Erythrocytes is the technical term for red blood cells. Erythro means red and cyte means cell. Approximately 45% of the average person’s blood is the red blood cells. The other part up next is the buffy coat. There is this white band that tends to be a coming together of all of your white blood cells and platelets which are just slightly less dense than you compacted red blood cells. Thrombocyte is the technical term for platelets. Leukocyte is the technical term for white blood cells. We will talk more about the functions of these later. Plasma is the yellow fluid. The particles dissolved in plasma would give you that yellow look. There are lots of particles dissolved in the plasma, the actual fluid of your blood. A lot of plasma most of it is water. You also have gases, oxygen, CO2, and nitrogen gas. There is a lot of them You are going to have nutrients, all those molecules that is meant to nourish your body. On the flip side of that, our waste, those waste products that are going to be eventually excreted. On top of all that you are going to have hormones. A lot of hormones get all the different the cells via the fluid of your blood and you also have dissolved blood proteins. Included in the nutrients are going to be amino acids and proteins that you are feeding your cells. Your cells need proteins to function to stay alive. These proteins they stick around the blood and they all have their own purposes. The majority of these blood proteins is 60% of them approximately is the albumins. Albumins are hanging around your blood to help maintain osmotic pressure. If you took biology osmosis has to do with the passive or means moving without energy that the passive natural movement of water to where there is less water by concentration. If you do not have as many albumins in your bloodstream as you do, there will be too much water flow. Think about this, having blood proteins in your blood helps keep water there. If there are a lot less then you actually would sometimes lose too much water out of your bloodstream. Albumins help maintain that osmotic pressure in your body. Next up globulins, there are 2 main kinds of globulins. The one that you have probably heard most about is antibodies. Antibodies is the type of globulin protein those are very specifically shaped molecules that are meant to attach and help the white blood cells attack foreign invaders. They will attach to bacteria and viruses to immobilize them and to mark them so they can get destroyed us they cannot harm you. Antibodies is one type of globulin. Another type of globulin is a transport proteins. There are certain substances in the bloodstream that are necessarily get along with water. It might be non polar particle that does not dissolve well in the plasma. Globulins that are the transport variety will sometimes be like a little shuttle or raft getting them through the blood stream. Certain hormones need to be attached to globulins. And finally the next major kind of blood protein is fibrinogen. Fibrinogen is what you made fiber and out of. Without fibrinogen you wouldn’t be able to make a blood clot. A blood clot is the way that you stop bleeding and it is very important. There are the components of plasma and the other blood components.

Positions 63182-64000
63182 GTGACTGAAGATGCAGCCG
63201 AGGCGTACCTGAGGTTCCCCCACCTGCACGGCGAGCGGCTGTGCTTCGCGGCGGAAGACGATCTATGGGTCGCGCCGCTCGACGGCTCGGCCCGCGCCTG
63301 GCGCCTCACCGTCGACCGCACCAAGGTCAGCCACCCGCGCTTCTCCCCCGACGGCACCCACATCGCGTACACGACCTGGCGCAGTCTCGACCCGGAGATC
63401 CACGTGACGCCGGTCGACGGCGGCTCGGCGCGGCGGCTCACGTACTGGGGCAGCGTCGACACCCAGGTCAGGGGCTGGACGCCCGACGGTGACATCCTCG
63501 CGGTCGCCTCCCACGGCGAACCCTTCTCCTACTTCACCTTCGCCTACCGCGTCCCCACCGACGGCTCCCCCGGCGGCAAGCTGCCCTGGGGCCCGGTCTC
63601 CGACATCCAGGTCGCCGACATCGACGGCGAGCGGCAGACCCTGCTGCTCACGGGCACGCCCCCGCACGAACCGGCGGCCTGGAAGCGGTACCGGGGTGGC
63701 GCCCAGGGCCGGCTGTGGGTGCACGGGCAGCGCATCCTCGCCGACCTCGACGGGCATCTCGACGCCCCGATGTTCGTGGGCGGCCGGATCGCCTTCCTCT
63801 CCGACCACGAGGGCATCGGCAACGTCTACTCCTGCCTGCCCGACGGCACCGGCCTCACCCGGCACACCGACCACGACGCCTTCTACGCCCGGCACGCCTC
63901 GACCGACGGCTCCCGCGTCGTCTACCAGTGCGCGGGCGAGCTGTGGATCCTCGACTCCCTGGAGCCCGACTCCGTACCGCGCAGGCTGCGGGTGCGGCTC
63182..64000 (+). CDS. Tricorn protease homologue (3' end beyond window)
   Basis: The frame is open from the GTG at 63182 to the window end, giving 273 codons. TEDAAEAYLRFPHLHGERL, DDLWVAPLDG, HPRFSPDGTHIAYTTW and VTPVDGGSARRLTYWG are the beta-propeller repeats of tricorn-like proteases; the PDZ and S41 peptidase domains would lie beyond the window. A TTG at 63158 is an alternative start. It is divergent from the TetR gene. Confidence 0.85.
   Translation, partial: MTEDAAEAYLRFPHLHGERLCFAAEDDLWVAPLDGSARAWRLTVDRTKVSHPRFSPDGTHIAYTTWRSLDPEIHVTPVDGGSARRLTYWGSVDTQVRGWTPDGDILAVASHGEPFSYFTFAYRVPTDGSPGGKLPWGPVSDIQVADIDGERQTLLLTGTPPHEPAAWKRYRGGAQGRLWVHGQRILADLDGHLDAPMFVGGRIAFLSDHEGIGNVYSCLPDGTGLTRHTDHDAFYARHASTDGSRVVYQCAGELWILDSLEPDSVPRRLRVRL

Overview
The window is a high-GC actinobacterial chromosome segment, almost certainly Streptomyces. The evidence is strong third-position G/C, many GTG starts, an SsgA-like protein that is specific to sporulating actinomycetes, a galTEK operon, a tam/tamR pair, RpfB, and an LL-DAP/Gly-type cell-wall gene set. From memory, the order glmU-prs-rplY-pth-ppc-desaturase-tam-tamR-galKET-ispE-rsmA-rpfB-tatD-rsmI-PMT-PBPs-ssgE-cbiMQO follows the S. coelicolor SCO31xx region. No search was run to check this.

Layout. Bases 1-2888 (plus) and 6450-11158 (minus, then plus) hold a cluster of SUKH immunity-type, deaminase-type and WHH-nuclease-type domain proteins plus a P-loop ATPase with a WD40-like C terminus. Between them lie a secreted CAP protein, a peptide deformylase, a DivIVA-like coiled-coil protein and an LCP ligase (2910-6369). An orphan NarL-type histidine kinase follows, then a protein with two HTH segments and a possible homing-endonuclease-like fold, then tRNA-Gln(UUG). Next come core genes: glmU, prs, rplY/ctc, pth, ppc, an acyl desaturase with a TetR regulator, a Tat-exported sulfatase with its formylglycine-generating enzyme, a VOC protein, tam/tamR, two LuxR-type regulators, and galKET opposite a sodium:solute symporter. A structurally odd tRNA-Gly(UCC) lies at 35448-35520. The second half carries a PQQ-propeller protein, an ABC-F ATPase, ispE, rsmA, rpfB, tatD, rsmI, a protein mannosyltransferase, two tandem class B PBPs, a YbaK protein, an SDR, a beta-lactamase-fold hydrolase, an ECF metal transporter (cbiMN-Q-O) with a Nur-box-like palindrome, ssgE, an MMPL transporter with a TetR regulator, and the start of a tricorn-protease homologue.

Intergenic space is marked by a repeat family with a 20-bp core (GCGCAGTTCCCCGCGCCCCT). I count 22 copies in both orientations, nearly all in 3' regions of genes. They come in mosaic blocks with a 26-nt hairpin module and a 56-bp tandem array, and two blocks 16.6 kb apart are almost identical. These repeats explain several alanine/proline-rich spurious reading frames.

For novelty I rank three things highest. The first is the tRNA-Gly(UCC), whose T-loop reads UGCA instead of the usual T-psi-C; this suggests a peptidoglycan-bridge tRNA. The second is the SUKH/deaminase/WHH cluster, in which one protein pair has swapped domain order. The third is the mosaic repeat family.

About Prof. Bryan Cardella

Blood Anatomy Physiology Educator

Professor Bryan Cardella combines Anatomy and Physiology to help you understand both the structures of the human body and how they work with each other. This course is perfect for both high school and college students, and is more in-depth than standard introductory courses. Every major organ system is covered, with tons of pictures, diagrams, and explanations. Professor Cardella brings both extensive knowledge and engaging delivery with his 10+ years teaching life sciences and stand-up comedy experience.